Participants on both sides of the "net neutrality" debate have criticized the FCC's vote yesterday in favor of new rules governing how content travels across the Internet.
Sen. Al Franken (D-MN), however, told NPR's Audie Cornish in an interview Wednesday that the FCC's action was a step in the right direction.
Franken, a vocal supporter of net neutrality, says the FCC language challenging "paid prioritization" — that is, creating a fast lane for content producers who pay extra — has him hopeful that openness will continue to be the rule of the road.
He is less hopeful about the mobile Web, saying that there is "pretty much no protection provided for wireless" net neutrality by the FCC.
Franken frames the squishy issue of net neutrality as being all about maintaining the current system:
"This is about protecting the status quo, protecting the way it's been. The Internet has been a very open and free market, and network. And it should remain that way."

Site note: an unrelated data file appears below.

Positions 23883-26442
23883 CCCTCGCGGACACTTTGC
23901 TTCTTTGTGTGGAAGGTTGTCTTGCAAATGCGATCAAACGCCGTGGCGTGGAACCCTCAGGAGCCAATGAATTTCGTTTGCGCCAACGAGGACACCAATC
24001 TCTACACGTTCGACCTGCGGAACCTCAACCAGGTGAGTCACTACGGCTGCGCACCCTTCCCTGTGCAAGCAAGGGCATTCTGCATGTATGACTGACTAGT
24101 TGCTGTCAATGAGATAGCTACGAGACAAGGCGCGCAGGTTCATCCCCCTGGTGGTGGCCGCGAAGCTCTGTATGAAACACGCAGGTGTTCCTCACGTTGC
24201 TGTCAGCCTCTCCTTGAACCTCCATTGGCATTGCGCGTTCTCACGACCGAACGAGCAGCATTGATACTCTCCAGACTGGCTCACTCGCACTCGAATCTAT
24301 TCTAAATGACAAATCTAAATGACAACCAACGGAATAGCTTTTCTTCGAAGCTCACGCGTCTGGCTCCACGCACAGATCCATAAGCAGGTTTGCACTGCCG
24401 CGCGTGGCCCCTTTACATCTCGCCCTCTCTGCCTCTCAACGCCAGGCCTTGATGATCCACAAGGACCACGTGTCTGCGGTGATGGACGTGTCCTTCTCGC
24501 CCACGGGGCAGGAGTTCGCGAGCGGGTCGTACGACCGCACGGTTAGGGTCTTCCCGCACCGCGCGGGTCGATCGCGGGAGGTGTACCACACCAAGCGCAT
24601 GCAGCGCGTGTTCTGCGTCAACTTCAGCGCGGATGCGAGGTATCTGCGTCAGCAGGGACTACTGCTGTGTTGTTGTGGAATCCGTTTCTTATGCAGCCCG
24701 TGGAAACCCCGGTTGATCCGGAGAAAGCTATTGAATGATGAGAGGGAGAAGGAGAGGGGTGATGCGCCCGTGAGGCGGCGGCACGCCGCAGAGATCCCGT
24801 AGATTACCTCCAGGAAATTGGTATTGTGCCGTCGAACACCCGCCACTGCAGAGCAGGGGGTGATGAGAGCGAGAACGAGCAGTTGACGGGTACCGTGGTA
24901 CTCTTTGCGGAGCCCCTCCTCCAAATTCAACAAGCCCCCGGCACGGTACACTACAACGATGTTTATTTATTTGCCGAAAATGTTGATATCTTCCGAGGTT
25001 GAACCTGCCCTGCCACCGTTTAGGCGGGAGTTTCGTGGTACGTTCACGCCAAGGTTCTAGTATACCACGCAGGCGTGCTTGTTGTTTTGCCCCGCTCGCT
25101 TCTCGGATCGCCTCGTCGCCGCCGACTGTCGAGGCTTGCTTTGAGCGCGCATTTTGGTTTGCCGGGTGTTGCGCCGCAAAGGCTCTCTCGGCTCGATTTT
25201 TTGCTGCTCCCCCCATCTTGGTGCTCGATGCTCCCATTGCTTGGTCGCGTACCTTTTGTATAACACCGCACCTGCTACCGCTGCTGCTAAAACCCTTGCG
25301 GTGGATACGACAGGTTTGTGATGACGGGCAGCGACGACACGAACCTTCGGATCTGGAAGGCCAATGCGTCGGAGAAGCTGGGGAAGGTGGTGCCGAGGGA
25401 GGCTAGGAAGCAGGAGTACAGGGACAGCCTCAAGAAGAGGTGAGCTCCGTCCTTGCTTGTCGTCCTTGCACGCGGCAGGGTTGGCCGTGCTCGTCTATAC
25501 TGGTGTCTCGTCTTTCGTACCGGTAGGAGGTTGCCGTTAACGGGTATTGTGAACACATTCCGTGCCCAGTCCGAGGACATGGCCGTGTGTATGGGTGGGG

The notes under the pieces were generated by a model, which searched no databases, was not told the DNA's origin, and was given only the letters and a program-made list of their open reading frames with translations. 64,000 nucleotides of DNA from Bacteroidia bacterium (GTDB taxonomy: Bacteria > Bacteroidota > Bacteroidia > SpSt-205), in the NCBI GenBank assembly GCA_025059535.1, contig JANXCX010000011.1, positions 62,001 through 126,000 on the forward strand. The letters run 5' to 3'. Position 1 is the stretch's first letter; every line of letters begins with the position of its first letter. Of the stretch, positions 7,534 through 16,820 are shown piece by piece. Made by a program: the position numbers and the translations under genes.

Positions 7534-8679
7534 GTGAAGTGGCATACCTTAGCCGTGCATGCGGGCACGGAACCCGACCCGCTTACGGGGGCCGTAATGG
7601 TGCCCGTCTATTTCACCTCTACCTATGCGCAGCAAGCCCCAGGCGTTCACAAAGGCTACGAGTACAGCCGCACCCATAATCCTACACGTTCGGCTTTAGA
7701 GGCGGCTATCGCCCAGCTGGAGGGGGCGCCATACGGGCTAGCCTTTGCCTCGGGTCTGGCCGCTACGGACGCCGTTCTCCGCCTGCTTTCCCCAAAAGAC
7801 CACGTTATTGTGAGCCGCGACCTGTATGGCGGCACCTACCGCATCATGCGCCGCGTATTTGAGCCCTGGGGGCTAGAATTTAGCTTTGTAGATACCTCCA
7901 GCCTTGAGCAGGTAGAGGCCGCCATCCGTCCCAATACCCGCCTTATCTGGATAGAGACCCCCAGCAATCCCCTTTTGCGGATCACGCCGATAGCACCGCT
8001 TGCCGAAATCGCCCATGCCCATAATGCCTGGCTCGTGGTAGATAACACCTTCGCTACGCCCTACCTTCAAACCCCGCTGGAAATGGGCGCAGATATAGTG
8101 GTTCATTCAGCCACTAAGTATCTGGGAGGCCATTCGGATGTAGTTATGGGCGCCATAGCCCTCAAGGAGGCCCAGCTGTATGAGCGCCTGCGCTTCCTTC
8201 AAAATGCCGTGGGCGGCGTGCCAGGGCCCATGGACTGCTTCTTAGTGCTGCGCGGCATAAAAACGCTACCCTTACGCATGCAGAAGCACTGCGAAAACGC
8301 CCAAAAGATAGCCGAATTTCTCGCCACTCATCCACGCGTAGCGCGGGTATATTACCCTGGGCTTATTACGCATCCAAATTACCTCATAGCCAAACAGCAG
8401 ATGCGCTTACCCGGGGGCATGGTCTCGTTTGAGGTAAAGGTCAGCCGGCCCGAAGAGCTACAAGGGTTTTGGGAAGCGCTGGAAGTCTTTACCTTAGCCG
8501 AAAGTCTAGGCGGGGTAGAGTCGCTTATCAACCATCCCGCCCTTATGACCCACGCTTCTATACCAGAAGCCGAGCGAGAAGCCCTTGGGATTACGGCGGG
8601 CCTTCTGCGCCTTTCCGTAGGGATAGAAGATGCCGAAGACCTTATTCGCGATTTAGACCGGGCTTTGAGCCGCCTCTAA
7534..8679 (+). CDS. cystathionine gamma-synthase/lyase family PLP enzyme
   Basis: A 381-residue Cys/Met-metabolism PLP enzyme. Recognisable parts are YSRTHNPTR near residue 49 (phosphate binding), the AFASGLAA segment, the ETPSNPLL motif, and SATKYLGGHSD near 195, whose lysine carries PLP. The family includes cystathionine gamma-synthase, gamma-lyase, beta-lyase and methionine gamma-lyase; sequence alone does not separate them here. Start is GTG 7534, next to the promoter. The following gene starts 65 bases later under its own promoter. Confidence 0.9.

The senator says he hopes the government can avoid a future where large companies call the shots on how traffic flows across the Internet, from producer to consumer:
"My fear is that, sooner or later, with media consolidation, you're going to have four or five companies running this whole operation. ... All of our information will be owned by an oligopoly. And this oligopoly will start having a faster tier and sell that to big corporations. ... And [then] you've got, essentially, an Orwellian information system."
Franken, in fact, makes an argument that sounds like the kind of conservative, free market, small business advocacy more often associated with politicians from the other side of the aisle in Congress.
"What this is really about is keeping what we have, keeping the Internet open and free, keeping it competitive, keeping it so that there is innovation and little guys can compete, [so] that the mom-and-pop hardware store, you can get their website just as fast as you get [to] Ace Hardware."
In the end, Franken says there is something at stake that is more important than the business and technology issues always clouding the net neutrality debate. He says it's a constitutional issue:
"I do believe this is the First Amendment issue of our time."